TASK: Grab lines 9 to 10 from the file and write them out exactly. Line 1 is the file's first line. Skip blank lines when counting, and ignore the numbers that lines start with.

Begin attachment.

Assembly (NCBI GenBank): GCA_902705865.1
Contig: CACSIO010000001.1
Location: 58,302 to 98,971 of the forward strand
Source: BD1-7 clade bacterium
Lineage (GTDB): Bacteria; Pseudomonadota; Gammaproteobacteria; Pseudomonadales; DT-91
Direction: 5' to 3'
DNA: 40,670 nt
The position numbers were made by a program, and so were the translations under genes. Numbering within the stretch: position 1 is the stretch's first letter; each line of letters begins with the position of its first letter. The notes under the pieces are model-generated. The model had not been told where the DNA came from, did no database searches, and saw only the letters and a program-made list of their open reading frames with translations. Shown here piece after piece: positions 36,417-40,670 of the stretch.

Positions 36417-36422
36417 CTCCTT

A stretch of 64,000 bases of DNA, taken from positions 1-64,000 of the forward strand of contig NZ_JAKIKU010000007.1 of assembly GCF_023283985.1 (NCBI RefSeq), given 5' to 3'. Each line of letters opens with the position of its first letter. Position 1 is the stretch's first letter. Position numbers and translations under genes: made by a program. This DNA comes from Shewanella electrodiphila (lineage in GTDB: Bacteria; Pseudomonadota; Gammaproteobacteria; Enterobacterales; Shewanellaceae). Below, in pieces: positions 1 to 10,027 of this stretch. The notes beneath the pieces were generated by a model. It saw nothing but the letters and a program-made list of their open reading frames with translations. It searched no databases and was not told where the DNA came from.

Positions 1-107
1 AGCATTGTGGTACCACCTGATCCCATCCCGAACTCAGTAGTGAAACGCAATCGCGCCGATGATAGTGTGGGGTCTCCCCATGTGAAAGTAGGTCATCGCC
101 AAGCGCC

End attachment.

Positions 36417-36422
36417 CTCCTT